2019 marks a significant milestone for the Polo in India, as it completes 10 years of sales. We drive the most extreme version of the Polo yet to see what the future holds for VW.
A quick look at the history of Volkswagen in India is enough to tell you how important the Polo is for VW. After all, it almost singlehandedly made the brand a household name in India. Launched with much fanfare, and a snazzy advertising campaign – something that continues till date – the Polo introduced Indian customers to many industry firsts.
The Polo not only set a new benchmark for the hatchback segment in terms of build quality, but also for ride and handling standards. Now, over the years, the Polo has evolved, giving Indian customers a chance to sample a truly genuine hot hatch.
Redefining the segment
The transition from India-specific hatchbacks – built to different standards (read: inferior) than models sold in developed markets – to a cutting-edge global product began in 2009 with the introduction of the Polo. For the first time, Indian customers were able to experience a small car built to exacting German standards.
Continuing the trend, Volkswagen introduced India’s first proper hot hatch – the Polo GT TSI. With its dual-clutch transmission and its 1.2 TSI engine, the GT TSI set the Indian market on fire. Even today, people across India wait patiently for their turn to own a GT TSI.
Volkswagen also experimented with the idea of a diesel hot hatch, and it was called the GT TDI. Now, I drove this hatch for many months as a long-term test car, and I must say that it’s an absolute delight to drive – with its torquey diesel engine and remarkable fuel efficiency.
At the top of the hot hatch lineup was, however, the 3-door GTI – which, with its 189bhp 1.8-litre engine, completely redefined the term ‘hot hatch’ for Indian customers. The Polo’s success can easily be measured by the fact that it continues to be the best-selling product for VW in India. In the past 10 years, over 250,000 units of the Polo have been sold in the country.
Of course, one of the biggest initiatives for VW in India was starting a modern and professional racing series in the Polo Cup. For the first time, budding racing drivers in India had access to the latest machinery and got a taste of what racing in Europe feels like.
Over the years, the Polo Cup program has evolved to feature both diesel- and petrol-powered cars. It eventually moved to other models in the lineup – the Vento and Ameo. The Ameo Cup is now an FMSCI classified national championship racing series. The Polo also started rallying in the INRC program, and it’s now one of the mainstays in the competition.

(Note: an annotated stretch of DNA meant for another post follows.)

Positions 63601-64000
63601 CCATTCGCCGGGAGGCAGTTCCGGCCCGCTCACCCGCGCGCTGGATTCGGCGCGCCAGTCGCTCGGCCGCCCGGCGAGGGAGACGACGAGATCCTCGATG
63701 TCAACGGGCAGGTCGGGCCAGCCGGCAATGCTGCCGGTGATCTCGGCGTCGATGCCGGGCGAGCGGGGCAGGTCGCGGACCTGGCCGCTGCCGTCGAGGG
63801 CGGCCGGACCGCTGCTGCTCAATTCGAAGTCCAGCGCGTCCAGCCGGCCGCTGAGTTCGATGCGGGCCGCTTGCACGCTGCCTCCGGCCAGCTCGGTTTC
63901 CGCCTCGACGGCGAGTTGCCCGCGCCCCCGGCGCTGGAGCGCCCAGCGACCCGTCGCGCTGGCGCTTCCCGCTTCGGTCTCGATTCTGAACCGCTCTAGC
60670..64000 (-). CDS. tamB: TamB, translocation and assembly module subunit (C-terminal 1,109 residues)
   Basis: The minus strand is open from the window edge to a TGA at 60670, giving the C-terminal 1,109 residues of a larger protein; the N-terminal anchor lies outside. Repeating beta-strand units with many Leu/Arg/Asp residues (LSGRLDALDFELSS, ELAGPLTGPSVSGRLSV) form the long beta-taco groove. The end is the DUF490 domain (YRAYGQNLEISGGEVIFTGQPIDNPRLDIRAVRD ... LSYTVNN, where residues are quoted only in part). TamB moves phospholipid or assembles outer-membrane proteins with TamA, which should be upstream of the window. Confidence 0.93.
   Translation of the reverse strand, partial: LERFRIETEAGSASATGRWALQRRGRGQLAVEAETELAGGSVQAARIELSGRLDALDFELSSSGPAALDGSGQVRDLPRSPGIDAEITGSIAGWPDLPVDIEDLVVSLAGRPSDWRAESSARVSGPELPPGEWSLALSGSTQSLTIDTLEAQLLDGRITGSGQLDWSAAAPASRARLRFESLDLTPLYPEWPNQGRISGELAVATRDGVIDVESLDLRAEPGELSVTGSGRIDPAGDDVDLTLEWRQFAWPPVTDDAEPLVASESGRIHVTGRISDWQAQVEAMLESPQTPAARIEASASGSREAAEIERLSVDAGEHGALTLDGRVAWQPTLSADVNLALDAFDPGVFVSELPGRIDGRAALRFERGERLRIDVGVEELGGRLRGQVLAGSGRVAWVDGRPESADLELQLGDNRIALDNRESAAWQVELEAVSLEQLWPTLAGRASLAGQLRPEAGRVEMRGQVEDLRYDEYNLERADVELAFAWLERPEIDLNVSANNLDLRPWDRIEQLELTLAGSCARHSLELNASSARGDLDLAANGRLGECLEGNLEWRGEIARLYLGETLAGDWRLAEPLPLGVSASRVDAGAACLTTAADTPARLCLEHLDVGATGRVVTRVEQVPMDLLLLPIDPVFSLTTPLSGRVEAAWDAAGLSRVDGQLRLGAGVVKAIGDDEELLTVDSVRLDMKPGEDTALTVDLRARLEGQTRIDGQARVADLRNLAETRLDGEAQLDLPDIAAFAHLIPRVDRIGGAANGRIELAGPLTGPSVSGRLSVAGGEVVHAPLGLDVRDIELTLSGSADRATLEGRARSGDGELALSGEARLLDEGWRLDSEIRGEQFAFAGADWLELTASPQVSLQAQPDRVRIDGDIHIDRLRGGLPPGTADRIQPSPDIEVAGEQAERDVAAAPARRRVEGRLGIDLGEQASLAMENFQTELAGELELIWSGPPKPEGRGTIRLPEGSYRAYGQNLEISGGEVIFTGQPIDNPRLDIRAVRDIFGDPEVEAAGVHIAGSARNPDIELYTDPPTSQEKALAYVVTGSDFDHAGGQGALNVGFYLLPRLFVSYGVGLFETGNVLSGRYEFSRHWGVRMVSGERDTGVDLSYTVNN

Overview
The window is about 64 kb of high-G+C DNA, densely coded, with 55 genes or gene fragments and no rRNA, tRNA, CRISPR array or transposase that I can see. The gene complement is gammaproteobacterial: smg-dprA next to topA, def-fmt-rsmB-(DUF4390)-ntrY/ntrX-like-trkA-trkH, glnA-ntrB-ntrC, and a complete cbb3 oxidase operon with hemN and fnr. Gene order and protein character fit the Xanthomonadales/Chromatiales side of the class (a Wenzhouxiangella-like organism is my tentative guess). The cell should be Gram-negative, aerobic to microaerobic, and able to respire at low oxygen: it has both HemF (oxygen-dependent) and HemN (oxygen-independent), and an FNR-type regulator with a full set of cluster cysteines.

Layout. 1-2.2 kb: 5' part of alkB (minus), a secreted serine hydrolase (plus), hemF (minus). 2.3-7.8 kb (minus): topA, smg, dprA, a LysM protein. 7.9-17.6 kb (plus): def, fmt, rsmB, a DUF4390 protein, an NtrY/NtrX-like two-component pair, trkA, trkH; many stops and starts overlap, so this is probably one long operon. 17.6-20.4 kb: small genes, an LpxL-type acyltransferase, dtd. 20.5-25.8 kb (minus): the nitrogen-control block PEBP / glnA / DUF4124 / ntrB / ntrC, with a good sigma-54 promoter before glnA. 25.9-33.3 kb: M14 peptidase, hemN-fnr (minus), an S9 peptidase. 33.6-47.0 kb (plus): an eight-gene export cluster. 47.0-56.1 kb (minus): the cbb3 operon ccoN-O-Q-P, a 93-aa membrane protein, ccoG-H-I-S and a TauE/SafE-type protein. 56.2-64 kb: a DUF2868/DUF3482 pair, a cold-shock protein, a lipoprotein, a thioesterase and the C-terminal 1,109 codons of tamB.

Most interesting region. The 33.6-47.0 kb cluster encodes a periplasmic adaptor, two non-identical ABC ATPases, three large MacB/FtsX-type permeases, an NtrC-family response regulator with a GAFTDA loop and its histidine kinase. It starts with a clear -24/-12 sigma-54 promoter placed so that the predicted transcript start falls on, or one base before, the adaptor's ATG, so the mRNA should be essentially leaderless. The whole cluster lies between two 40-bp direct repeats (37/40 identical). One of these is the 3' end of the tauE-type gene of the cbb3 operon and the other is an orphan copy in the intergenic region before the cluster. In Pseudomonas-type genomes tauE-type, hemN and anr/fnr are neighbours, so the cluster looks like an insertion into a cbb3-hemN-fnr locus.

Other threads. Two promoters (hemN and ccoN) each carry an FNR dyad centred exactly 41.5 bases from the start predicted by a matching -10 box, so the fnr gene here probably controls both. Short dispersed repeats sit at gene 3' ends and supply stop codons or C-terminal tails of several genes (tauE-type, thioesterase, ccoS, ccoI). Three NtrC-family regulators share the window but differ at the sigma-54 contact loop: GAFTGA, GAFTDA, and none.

Now, during the 10th birthday celebrations, we got to briefly sample what is the most extreme version of the Polo in India yet – the Polo RX.
The RX is a different beast altogether, and while it looks like a regular Polo racing car, with its big wheels shod with MRF slicks, the real magic happens when you open the boot. The turbocharged 1.8-litre engine has been moved from under the bonnet to the rear to build a mid-engine layout – as a result of which, it looks menacingly trapped within the roll cage of the RX.
Driving it, although briefly, on a small go-karting track was phenomenal fun. With virtually no weight over the front wheels, the steering is light and communicative. And, as one would expect from a powerful hot hatch (with over 200bhp) and rear-wheel drive, it’s an excellent drift car – always ready to powerslide.
Next month, at the Frankfurt Motor Show, Volkswagen is going to announce a new brand design and a new logo, which is a massive change for a company that has a history that goes back over 80 years. The idea is to be more youthful in its outlook and products.
Now, at next year’s Auto Expo, we’ll get a glimpse at what a younger Volkswagen looks like for the Indian market. And with a brand-new India spec platform and products coming soon, this reinvention of the brand can only benefit Indian customers. As for me, if Volkswagen keeps creating hot hatches, I’ll be only too happy to keep driving them.